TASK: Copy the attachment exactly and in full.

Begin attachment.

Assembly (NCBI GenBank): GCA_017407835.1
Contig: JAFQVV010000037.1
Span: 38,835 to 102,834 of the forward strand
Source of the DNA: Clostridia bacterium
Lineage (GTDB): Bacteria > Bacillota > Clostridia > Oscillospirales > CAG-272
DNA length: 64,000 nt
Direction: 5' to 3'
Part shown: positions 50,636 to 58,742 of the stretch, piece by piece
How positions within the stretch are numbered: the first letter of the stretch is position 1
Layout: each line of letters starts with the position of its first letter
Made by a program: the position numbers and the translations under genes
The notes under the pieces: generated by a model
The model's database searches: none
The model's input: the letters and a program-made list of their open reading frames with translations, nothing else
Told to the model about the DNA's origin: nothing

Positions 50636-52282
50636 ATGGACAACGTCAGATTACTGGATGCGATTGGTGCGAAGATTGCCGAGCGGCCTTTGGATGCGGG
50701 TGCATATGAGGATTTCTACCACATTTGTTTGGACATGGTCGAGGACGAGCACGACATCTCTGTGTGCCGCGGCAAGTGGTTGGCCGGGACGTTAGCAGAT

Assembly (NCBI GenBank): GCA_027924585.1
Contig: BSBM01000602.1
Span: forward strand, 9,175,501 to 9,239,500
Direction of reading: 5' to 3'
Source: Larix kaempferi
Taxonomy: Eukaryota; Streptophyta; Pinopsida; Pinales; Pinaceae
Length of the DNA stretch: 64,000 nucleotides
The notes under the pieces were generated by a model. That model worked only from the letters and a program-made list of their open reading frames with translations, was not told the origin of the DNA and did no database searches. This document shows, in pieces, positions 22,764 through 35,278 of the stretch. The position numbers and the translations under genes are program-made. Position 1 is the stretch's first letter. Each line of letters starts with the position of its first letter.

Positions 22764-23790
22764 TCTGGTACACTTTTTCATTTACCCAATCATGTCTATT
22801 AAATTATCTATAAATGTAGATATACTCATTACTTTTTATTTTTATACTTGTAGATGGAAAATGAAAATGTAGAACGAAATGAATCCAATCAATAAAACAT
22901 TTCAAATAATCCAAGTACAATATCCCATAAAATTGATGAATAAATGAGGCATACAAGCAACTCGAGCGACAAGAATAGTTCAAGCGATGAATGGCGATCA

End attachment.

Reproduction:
Assembly (NCBI GenBank): GCA_017407835.1
Contig: JAFQVV010000037.1
Span: 38,835 to 102,834 of the forward strand
Source of the DNA: Clostridia bacterium
Lineage (GTDB): Bacteria > Bacillota > Clostridia > Oscillospirales > CAG-272
DNA length: 64,000 nt
Direction: 5' to 3'
Part shown: positions 50,636 to 58,742 of the stretch, piece by piece
How positions within the stretch are numbered: the first letter of the stretch is position 1
Layout: each line of letters starts with the position of its first letter
Made by a program: the position numbers and the translations under genes
The notes under the pieces: generated by a model
The model's database searches: none
The model's input: the letters and a program-made list of their open reading frames with translations, nothing else
Told to the model about the DNA's origin: nothing

Positions 50636-52282
50636 ATGGACAACGTCAGATTACTGGATGCGATTGGTGCGAAGATTGCCGAGCGGCCTTTGGATGCGGG
50701 TGCATATGAGGATTTCTACCACATTTGTTTGGACATGGTCGAGGACGAGCACGACATCTCTGTGTGCCGCGGCAAGTGGTTGGCCGGGACGTTAGCAGAT

Assembly (NCBI GenBank): GCA_027924585.1
Contig: BSBM01000602.1
Span: forward strand, 9,175,501 to 9,239,500
Direction of reading: 5' to 3'
Source: Larix kaempferi
Taxonomy: Eukaryota; Streptophyta; Pinopsida; Pinales; Pinaceae
Length of the DNA stretch: 64,000 nucleotides
The notes under the pieces were generated by a model. That model worked only from the letters and a program-made list of their open reading frames with translations, was not told the origin of the DNA and did no database searches. This document shows, in pieces, positions 22,764 through 35,278 of the stretch. The position numbers and the translations under genes are program-made. Position 1 is the stretch's first letter. Each line of letters starts with the position of its first letter.

Positions 22764-23790
22764 TCTGGTACACTTTTTCATTTACCCAATCATGTCTATT
22801 AAATTATCTATAAATGTAGATATACTCATTACTTTTTATTTTTATACTTGTAGATGGAAAATGAAAATGTAGAACGAAATGAATCCAATCAATAAAACAT
22901 TTCAAATAATCCAAGTACAATATCCCATAAAATTGATGAATAAATGAGGCATACAAGCAACTCGAGCGACAAGAATAGTTCAAGCGATGAATGGCGATCA